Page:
I know 12-step fellowships aren’t for everyone. Though 12-step fellowships don’t endorse one religion over another, these fellowships are intensely spiritual. Not all people are comfortable with such things, or are uninterested in the spiritual side of life. But for those who don’t object to spirituality, or even enjoy or embrace it, 12-step meetings can be a haven of recovery.

1. Monico et al, “Buprenorphine Treatment and 12-step Meeting Attendance: Conflicts, Compatibilities, and Patient Outcomes,” Journal of Substance Abuse Treatment, May, 2015.

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11 responses to this post.

  1. Posted by Deb on July 12, 2015 at 9:17 pm

    Thanks for this. I counsel MAT patients and my concern here is that 12 Step meetings encourage complete honesty with self and others. Many patients do not feel comfortable sharing about their treatment because it negates their abstinence to misinformed or miseducated fellow group members and therefore fosters secret-keeping, which goes against the program. I am glad there are online meetings for MAT patients, but suspect they’re not as beneficial as gatherings in the flesh.

    Reply

    • It’s up to the patient, whether they feel staying quiet about medications amounts to secret keeping. I tell patients that if medication gets them high and they misuse it, it’s probably important to share about it. If it doesn’t get them high, I don’t believe they are keeping secrets. After all, in the actual 12-step meetings, participants are not encouraged to spew all their secrets. Meetings are a place to share experience, strength and hope. The fourth step stuff is intended to be shared with a sponsor or spiritual advisor in Step Five. Of course, meetings do vary, and what’s considered “overshare” in some areas may not be seen as overshare in another region.

      Reply

  2. Posted by Alan Wartenberg MD on July 13, 2015 at 2:23 pm

    Jana, perhaps you DO have an unusual population, and I am not saying that 12 step programs have no role, or that I haven’t had patients who have benefitted from it, but you have to know that there are people who are highly ambivalent about their MAT who are dissuaded from continuing it by people in 12 step meetings (including their sponsors), as well as people who are harassed in very nasty ways – not being allowed to speak at meetings because they are still “high” or “still using,” they cannot go on commitments, they do not receive sobriety recognition and this list goes on. I know there are meetings where their leadership has chosen not to follow national policy (in NA, it IS policy – publication 49, I think), and people can and do hide their use of MAT. However, this flies in the face of an ‘honesty program’ (although I have patients who do fine with it, especially within AA rather than NA). I must tell you that for every patients I have had who benefitted, two or three were lost to MAT and dropped out because of the influence of 12 steppers.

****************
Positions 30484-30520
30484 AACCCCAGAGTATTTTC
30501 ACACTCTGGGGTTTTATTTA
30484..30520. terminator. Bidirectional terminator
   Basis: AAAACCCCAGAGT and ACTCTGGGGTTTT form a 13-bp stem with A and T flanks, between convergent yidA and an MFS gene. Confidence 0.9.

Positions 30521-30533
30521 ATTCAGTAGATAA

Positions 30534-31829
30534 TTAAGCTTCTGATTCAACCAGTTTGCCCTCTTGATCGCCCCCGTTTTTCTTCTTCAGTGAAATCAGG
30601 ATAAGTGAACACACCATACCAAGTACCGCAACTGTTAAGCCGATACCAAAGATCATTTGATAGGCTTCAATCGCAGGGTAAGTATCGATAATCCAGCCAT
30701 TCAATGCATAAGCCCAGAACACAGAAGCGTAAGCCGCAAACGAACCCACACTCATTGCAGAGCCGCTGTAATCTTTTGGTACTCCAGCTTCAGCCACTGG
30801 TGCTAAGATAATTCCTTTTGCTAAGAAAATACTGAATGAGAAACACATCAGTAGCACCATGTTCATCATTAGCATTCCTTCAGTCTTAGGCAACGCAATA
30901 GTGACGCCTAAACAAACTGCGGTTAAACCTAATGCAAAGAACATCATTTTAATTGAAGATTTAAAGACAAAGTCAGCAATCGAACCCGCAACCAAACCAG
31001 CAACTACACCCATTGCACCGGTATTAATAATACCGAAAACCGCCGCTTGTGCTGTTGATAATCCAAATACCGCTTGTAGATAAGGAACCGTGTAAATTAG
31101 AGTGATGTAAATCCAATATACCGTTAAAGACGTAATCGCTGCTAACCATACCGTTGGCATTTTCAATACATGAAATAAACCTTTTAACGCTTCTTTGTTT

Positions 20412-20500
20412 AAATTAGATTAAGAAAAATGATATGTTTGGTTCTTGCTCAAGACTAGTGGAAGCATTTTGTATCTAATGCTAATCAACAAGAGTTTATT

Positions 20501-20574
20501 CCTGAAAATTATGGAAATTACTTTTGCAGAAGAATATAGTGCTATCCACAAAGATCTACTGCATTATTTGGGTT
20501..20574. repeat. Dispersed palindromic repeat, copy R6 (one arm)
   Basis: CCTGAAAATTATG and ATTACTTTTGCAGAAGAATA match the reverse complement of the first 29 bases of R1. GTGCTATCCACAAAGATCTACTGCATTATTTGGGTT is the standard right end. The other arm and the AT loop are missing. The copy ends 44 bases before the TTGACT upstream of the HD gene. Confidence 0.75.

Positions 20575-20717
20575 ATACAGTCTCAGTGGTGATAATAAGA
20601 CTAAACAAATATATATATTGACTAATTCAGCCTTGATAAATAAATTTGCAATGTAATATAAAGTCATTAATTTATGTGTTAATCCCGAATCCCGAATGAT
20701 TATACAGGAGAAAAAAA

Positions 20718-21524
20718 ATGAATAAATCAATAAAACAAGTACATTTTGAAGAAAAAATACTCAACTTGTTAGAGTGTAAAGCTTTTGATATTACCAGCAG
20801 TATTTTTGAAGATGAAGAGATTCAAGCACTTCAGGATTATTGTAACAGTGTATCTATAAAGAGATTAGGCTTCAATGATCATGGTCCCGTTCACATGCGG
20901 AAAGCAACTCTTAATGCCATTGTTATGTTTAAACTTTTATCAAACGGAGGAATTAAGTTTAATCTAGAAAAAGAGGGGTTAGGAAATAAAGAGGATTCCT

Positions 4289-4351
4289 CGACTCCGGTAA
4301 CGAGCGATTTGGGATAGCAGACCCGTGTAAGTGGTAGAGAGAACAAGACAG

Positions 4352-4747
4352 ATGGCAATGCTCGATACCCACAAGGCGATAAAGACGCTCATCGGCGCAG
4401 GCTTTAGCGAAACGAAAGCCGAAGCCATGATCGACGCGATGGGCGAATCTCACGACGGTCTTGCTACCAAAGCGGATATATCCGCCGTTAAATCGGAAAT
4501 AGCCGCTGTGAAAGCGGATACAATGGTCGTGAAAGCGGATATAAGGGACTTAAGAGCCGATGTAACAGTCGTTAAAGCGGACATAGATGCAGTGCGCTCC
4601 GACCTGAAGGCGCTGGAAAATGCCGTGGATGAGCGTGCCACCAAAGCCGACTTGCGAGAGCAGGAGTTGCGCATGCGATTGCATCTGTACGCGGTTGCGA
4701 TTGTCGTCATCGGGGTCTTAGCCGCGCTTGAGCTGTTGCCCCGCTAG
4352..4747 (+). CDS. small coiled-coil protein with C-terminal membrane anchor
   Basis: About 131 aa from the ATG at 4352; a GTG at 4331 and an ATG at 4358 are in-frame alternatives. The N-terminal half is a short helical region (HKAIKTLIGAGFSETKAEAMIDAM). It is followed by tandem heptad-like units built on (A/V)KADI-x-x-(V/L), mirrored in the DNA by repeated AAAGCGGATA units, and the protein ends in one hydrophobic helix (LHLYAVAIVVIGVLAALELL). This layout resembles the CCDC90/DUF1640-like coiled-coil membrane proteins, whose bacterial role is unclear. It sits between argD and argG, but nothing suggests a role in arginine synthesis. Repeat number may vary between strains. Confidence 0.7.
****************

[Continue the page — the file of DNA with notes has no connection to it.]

Reply

    • And this article shows data that for some MAT patients, who are enthusiastic about 12-step recovery, participation improves retention in treatment. I do think you’re right about AA being less concerned with medication that NA, though. In AA, the focus is strictly on alcohol…even though 70-plus percent of AA members also used drugs other than alcohol.